Another development (which has proved a regression) of this period was the craft fair, those wastelands of mediocrity that arose with a vengeance due partly to the hippie hordes responding to the cue of “doing your own thing,” and also to the dearth, in Canada as in the United States, of professional galleries and informed retailers to promote seriously the best work. One of the first to offer an alternate solution to this problem was Letki Designs established by Paula and Michael Letki in 1969. The Letkis simply set up shop as independent jewelers and designers, offering only their own work and conferring training and opportunities to graduate jewellery students as the need arose. After 16 years they are still in existence.
An extremely important social and intellectual legacy of the 60s was the resurfacing of feminism. While far-reaching culturally, feminism’s focus for the art and craft movement was its rejection of male-dominated aesthetics and its pointed interrogation of the entire patriarchal art scene—from the way art is taught, to the critical reception of works, to actual praxis. Feminism also contributed greatly to the reexamination and additional development of a much less sexist and traditionally more “feminine” domain, crafts. It also contributed to the rising respectability of women’s endeavours in these mediums, one need only think of the quilts of Joyce Weiland, or the Judy Chicago show, “The Dinner Party.” (Though as an historical aside let us not forget that metalsmithing has had an odious record of sexism, from the lack of training and hiring of women to the repugnant and socially reprehensible marketing and sexist advertising still used in the selling of diamonds and gold, both in Canada and abroad.)
This resurgence of craft interest placed pressure on the provincial governments to establish adequate training facilities, witnessed by the rapid increase of diploma courses. In 1967, the Sheridan College School of Craft and Design was established. Haakon Baaken (from the School of American Craftsmen) was hired to set up the jewellery program, and it soon became necessary for him to recruit Philip Morton from Minnesota to join the faculty. With fantastic excitement and energy the ceramic, textile, wood and later glass and metal studios began the training of many new students. The school was well located just outside of Toronto, and the Bauhaus rigours taught by instructors who were also prominent working artists, combined with “arms-length” policy from the main campus, created an unparalleled atmosphere for a few years. Sadly, things have deteriorated badly since then, and among other disappointments the metal and weaving studios are to be eliminated next year. For a few years, though, waves of excellent craftsmen graduated, and their exposure to a stream of visiting international artists opened up new horizons. In metal, Louis Tortell, Sherry Otterway, Maureen Wilson, Lyn Wiggins and Beverly de Jong stand out as important artists who were associated with Sheridan. Stylistically, the metal department was not doctrinaire, hence, there was not an apparent Sheridan style.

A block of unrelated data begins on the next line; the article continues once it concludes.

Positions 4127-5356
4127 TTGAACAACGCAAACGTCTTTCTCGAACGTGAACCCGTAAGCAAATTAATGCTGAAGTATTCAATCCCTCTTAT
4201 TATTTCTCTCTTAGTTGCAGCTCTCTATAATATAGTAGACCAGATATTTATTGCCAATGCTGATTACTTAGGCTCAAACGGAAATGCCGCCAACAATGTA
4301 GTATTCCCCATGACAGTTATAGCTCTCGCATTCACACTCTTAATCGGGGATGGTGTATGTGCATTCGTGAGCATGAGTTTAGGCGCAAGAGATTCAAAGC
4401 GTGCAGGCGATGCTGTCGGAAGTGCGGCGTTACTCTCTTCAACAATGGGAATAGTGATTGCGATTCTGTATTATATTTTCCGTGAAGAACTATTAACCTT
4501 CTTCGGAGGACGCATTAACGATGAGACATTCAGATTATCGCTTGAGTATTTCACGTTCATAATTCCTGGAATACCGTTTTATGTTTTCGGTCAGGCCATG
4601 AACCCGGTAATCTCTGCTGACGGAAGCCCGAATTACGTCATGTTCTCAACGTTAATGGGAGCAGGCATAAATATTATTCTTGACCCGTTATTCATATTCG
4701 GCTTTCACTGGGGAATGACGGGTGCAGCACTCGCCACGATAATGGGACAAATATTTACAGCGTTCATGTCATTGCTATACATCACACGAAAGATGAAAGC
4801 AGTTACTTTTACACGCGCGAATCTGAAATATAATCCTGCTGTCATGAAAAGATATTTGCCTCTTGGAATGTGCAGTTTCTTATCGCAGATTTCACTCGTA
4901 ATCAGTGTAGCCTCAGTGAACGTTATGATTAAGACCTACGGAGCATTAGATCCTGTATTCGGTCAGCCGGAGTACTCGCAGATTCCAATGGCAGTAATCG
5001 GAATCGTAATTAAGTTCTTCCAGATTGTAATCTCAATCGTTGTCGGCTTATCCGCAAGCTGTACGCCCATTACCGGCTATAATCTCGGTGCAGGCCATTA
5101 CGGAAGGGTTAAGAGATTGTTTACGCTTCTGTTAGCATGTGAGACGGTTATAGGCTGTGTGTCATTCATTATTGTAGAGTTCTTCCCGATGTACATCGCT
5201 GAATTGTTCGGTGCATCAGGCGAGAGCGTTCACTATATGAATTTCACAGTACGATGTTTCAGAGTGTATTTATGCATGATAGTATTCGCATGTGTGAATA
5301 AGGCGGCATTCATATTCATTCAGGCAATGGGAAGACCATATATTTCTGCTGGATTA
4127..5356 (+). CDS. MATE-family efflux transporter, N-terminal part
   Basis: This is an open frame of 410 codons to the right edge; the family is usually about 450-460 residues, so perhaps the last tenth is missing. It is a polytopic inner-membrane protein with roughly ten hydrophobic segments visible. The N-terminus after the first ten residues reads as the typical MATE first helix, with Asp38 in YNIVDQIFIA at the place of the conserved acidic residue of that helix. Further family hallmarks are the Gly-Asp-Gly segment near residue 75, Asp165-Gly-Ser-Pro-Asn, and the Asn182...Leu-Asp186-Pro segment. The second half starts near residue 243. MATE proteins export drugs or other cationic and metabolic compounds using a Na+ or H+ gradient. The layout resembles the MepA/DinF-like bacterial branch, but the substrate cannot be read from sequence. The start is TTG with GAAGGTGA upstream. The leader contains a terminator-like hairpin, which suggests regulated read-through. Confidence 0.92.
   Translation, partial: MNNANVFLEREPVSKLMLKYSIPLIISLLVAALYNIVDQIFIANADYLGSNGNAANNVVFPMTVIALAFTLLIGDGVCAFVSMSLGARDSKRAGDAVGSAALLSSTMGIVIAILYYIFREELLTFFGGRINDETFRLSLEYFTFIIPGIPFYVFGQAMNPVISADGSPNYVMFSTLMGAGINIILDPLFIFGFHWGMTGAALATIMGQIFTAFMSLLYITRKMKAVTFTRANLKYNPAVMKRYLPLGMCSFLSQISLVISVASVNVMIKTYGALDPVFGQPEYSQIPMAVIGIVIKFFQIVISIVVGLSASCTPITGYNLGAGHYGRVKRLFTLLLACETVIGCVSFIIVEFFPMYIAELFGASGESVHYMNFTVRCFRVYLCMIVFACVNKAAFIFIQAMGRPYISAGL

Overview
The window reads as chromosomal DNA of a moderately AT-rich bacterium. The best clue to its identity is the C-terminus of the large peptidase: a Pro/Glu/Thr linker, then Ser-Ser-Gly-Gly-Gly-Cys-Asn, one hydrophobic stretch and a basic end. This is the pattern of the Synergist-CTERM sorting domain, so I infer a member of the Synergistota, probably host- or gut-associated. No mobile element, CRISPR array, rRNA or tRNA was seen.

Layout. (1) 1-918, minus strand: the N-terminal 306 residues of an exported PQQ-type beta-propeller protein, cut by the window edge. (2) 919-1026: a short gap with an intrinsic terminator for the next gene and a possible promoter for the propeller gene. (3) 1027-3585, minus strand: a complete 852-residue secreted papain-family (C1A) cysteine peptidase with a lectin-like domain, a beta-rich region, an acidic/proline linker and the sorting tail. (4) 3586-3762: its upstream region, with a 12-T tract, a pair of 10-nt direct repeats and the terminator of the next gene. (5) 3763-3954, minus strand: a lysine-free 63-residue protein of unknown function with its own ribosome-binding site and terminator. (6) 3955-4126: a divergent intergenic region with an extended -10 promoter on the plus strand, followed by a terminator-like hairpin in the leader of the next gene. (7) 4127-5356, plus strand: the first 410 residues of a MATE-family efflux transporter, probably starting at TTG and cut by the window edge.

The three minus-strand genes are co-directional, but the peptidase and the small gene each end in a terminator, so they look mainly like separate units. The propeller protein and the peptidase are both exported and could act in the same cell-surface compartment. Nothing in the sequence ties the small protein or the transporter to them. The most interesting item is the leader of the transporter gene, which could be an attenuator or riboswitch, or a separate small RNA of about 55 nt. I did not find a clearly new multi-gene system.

During this time Morton initiated discussions with Hero Kielman and Orland Larson and their American counterparts, which resulted in the formation of the Society of North American Goldsmiths in 1970. Morton departed in 1969 to be replaced by Bill Ottemiller from Alaska, who will remain head of department until its cessation in 1986. Between 1971 and 1976 another American craftsman Harold O’Connor set up a revamped metals program at the Alberta College of Art in Calgary. It is ironic that Canadian metal began to be noticed as a force in jewellery due to the participation of O’Connor in international shows, as the following quote from Ralph Turner’s superb volume “Contemporary Jewelry” (London, 1976) illustrates:
“Canadian jewelry, like that of Australia and South Africa, has to a large extent been neglected, as much Canadian work reflects what goes on in the U.S.A. A notable exception, Harold O’Connor does original work that owes little to other American artists.”